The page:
Source: Wolf Trax

Producers who have grown cotton, alfalfa or a number of root or vegetable crops know that Boron is an important nutrient. The role it plays in the plant is so central to cell wall formation that a lack of boron leads to a collapse in the plant's ability to lay down new cells and create new structures. This can in turn lead to catastrophic yield loss in crops where cell walls ARE what is harvested (like cotton, broccoli, sugar beets, etc).

Unlike most other nutrients, with boron there is a fine line between having too much and not enough. Like the story of Goldilocks and the Three Bears, growers need to have "not too much", and "not too little," but an amount of boron that is "just right." Getting the rate of boron wrong can mean suffering yield loss. Ideally, growers should aim for between 1 and 2 ppm of plant-available B in the soil.

New research studying plant available Boron
Wolf Trax has completed a study comparing plant-available boron levels in soil for a granular boron application versus Boron DDP as a fertilizer coating. The experimental design, commonly used by soil scientists, allows you to track the amount of plant-available boron over time, as well as study distribution of the nutrient in soil bands. Treatments included Granular boron (15 percent) applied at a commonly-recommended rate (1 lb/acre), Boron DDP coated onto a macronutrient blend at 0.8 percent w/w, and an untreated check. Plant available (Hot water-extractable) boron levels were measured in four-inch segments of the simulated seed bed to track distribution of the nutrient, every week for 4 weeks.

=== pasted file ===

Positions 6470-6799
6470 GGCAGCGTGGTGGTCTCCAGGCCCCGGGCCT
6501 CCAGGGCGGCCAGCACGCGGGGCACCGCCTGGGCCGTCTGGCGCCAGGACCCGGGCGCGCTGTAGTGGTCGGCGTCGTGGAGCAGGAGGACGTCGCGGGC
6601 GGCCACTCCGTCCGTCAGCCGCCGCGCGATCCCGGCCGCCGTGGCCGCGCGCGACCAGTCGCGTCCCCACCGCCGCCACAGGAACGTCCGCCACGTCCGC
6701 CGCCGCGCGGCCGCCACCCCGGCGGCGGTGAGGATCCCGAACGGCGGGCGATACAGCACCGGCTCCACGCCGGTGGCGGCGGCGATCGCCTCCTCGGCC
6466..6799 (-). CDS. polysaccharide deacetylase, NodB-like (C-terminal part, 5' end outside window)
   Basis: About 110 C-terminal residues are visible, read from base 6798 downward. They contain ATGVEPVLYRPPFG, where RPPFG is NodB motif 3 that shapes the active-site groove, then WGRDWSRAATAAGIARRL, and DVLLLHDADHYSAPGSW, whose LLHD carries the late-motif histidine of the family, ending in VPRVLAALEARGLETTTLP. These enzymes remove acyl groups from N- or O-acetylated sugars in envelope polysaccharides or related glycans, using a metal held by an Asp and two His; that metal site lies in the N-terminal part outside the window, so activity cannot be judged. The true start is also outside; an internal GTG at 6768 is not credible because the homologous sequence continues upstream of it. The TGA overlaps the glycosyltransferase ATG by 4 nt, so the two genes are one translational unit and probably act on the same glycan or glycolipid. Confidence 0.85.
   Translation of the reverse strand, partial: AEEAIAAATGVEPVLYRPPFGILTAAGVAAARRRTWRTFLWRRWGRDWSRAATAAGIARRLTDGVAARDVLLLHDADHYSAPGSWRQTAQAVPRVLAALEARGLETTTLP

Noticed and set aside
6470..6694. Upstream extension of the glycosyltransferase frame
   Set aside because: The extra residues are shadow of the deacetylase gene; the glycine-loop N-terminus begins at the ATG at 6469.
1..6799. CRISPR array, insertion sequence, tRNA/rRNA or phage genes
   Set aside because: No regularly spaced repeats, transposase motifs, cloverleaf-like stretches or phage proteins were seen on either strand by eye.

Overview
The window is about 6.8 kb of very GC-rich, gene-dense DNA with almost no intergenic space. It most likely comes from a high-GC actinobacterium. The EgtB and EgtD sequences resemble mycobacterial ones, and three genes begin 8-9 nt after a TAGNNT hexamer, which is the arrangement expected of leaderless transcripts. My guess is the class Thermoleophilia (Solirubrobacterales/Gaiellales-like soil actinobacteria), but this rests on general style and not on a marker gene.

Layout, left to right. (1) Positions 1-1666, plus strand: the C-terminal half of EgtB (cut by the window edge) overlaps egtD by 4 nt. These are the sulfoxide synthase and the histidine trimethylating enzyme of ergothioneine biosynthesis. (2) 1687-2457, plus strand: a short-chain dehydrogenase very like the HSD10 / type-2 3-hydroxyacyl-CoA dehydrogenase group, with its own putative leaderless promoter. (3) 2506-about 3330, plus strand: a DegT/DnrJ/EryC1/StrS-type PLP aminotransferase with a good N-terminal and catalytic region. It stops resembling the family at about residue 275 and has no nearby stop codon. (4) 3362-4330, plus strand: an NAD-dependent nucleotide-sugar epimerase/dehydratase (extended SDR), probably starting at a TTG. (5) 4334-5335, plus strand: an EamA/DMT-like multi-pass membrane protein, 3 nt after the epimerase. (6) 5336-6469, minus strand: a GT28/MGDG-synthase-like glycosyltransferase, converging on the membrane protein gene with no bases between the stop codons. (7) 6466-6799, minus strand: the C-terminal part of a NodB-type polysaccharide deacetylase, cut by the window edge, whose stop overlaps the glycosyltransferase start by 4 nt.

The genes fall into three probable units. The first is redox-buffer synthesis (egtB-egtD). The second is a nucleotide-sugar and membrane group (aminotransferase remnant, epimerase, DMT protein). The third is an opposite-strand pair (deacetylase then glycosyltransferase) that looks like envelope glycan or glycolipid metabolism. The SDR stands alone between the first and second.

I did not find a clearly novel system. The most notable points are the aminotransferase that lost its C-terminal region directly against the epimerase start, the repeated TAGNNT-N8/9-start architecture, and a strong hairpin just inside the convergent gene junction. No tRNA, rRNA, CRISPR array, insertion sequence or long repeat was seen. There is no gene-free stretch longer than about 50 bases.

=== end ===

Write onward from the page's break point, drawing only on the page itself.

• Untreated check: The four "slices" of the seed bed band all had 0.4 to 0.5 ppm of boron. That can be a fairly low level for sensitive crops. This level did not change over time.

• Wolf Trax Boron DDP: The four slices of the band from the Boron DDP treatment all had roughly 2.2 to 2.6 ppm boron after 7 days, showing even distribution throughout the seed bed. That level is a near perfect amount of boron for the growing seedling. Levels of plant-available boron stayed in the 1 to 2 ppm range right to 28 days after initial incubation.

• Treatment with Granular boron: After 7 days, there was no boron in three of the four slices, and a massive (ie. toxic) amount of boron (10.3 ppm) in only one of the four segments. By 28 days of incubation, there was some boron showing up in one neighbouring segment.

What this means
The strategy of using granular boron resulted in having either "too little" boron in the soil at four inches to the side of the segment where the granule fell, or "too much" boron where granule fell. It is evident that the immediate area around a boron granule holds too much boron. We expect this commonly occurs in the field. These levels of too-little, or too-much would be further compounded by irregular distribution in the field caused by inconsistent blends of granular boron and heavier N, P and K granules. A study measuring granular boron distribution in the field with a floater applicator attempting a rate of 1 lb/ac resulted in variability of more than 4,000 percent in boron levels from point to point in the field.

The strategy of using Boron DDP as a Fertilizer Coating on a macronutrient blend allows for a gentle and even 2 ppm level of plant available boron throughout the band. This level of boron is ideal for plant growth. Or as they say in the Goldilocks story — an amount of boron that is "just right."
Learning About Boron Application in Crops

For more information on the Wolf Trax DDP family of Innovative Micronutrients, please call 204-237-9653, or visit